The connection between sickle cell disease and cardiac injury has long been recognized but has yet to be well understood, with a significant knowledge gap existing about the nature of cardiac injuries, which patients may be at risk, and what treatments may be most effective. My research focuses on understanding the pathogenesis of cardiac injury in patients with sickle cell, evaluating genetic and non-genetic risk factors, and exploring the optimal treatment approaches for this patient population.

Science Team

Research Summary

Although sickle cell disease is known to be accompanied by injuries to other organ systems in the body, particularly in the cardiovascular system, a significant knowledge gap remains about the nature of such cardiac injuries. Investigators and clinicians require a better understanding of the connection between sickle cell disease and cardiac damage, which patients may be at risk, and what treatments may be most effective in modifying the course of the disease.

My research encompasses three major areas. The first involves evaluating the knowledge gap and the prevalence of cardiac injury in children and adolescents with sickle cell disease. In addition, my colleagues and I are investigating the potential genetic drivers of the disease and exploring the risk factors, pathogenesis, and optimal treatment approaches for diastolic dysfunction in this patient population.

Secondly, I am investigating the prevalence of cardiac injury in sickle cell disease to identify patients who show early signs of damage and the risk factors that may accelerate a particular cardiac injury called diastolic dysfunction. I lead an institutional research project at St. Jude that involves collaborating with cardiology, radiology, and diagnostic imaging experts to evaluate the coronary reserve of patients with sickle cell disease to determine whether they have adequate blood flow to the heart after stress, such as from exercise. I am the principal investigator on the MYPERS clinical trial, which uses PET myocardial perfusion imaging to evaluate diastolic dysfunction in sickle cell disease.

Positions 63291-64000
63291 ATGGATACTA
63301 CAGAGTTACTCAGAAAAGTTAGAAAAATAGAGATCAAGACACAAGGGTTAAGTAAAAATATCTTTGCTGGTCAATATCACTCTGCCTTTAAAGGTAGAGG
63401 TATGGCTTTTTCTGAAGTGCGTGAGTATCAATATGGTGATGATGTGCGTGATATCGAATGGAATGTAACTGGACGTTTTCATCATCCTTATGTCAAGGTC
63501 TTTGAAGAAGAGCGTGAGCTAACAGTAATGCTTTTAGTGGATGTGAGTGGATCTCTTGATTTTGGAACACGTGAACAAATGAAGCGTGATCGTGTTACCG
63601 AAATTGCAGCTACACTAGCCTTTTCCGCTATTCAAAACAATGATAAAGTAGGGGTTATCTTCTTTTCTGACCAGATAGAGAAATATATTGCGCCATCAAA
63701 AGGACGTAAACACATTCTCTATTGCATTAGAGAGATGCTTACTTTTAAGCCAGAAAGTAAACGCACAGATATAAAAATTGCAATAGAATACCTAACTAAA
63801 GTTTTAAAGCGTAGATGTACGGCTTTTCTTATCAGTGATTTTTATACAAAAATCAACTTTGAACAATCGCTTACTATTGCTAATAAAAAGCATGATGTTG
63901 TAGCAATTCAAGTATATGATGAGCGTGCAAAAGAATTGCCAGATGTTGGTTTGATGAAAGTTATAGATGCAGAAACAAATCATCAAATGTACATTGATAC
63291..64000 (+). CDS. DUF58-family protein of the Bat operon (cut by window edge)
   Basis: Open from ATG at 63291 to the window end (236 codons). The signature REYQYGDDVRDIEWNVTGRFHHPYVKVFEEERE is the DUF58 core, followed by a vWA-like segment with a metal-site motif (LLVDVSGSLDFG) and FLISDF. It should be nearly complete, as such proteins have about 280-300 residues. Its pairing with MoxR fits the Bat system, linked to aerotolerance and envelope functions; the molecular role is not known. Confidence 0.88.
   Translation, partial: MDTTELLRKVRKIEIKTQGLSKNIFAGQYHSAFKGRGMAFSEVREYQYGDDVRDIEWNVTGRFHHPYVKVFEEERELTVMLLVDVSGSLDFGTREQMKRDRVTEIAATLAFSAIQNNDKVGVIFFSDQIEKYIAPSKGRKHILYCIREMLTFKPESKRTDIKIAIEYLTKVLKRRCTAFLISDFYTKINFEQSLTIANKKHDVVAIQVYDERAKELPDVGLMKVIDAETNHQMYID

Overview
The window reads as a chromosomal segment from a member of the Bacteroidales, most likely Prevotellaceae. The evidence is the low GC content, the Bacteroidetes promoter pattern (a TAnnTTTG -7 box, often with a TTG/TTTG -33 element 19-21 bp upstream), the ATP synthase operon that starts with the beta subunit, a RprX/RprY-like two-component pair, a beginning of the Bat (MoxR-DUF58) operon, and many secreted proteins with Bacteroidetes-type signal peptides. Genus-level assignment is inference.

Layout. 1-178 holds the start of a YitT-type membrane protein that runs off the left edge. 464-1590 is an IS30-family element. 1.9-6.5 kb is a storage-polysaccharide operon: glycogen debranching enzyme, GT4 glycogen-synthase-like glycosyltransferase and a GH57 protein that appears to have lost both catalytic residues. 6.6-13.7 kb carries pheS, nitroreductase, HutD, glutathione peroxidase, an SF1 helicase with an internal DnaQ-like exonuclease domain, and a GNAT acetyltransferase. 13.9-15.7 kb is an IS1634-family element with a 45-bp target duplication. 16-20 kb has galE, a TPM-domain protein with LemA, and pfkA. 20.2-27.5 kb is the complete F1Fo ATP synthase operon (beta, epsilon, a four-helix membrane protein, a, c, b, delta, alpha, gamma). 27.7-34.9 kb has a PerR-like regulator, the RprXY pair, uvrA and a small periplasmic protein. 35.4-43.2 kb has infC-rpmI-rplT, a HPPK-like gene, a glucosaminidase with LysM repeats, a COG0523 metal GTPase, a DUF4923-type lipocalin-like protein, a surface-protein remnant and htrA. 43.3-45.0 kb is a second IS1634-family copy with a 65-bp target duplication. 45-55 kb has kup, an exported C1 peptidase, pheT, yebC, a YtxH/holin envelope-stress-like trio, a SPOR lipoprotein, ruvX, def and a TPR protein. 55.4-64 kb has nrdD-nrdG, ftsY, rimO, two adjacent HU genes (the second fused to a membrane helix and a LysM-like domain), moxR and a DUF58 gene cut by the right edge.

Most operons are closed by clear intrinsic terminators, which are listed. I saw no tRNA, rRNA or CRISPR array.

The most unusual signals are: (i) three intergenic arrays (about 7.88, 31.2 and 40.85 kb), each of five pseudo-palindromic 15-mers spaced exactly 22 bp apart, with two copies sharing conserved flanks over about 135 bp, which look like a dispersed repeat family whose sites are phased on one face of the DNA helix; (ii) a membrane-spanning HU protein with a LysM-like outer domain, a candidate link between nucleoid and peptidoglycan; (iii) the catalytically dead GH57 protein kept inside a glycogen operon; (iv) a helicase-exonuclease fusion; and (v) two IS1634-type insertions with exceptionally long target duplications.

My third research focus is understanding the connection between cardiac injury and sickle cell disease, which leads to questions about the best possible disease-modifying therapeutic approaches. I am investigating the effectiveness of existing treatments, such as hydroxyurea and chronic transfusion, and newer therapies with beta-blockers to improve diastolic dysfunction.

In addition to my research work, I serve as the director of the Adolescent Sickle Cell Clinic and work on pharmacological and non-pharmacological interventions and individualized pain plans for patients with sickle cell disease.

Selected Publications

About Dr. Rai

Dr. Parul Rai obtained her MD at Grand Medical College and Sir JJ Group of Hospitals in India. She further pursued her passion for pediatric medicine and completed her pediatric internship and residency at Sinai Hospital in Baltimore. She delved deeper into her studies to pursue a pediatric hematology and oncology specialty, completing a fellowship at UCSF Benioff Children’s Hospital in California. From there, Dr. Rai honed her expertise further and became a Sickle Cell Translational Research Scholar at Cincinnati’s Children’s Hospital and Medical Center before becoming an Assistant Member of the St. Jude Faculty, where she studies cardiac injury in sickle cell patients.

Affiliations and collaborations

Contact us

Postal Address

Parul Rai, MD
Department of Hematology
MS 800, Room R5044
St. Jude Children's Research Hospital

262 Danny Thomas Place
Memphis, TN, 38105-3678 USA
(901) 302-5055 parul.rai@stjude.org

Follow Us

262 Danny Thomas Place
Memphis, TN, 38105-3678 USA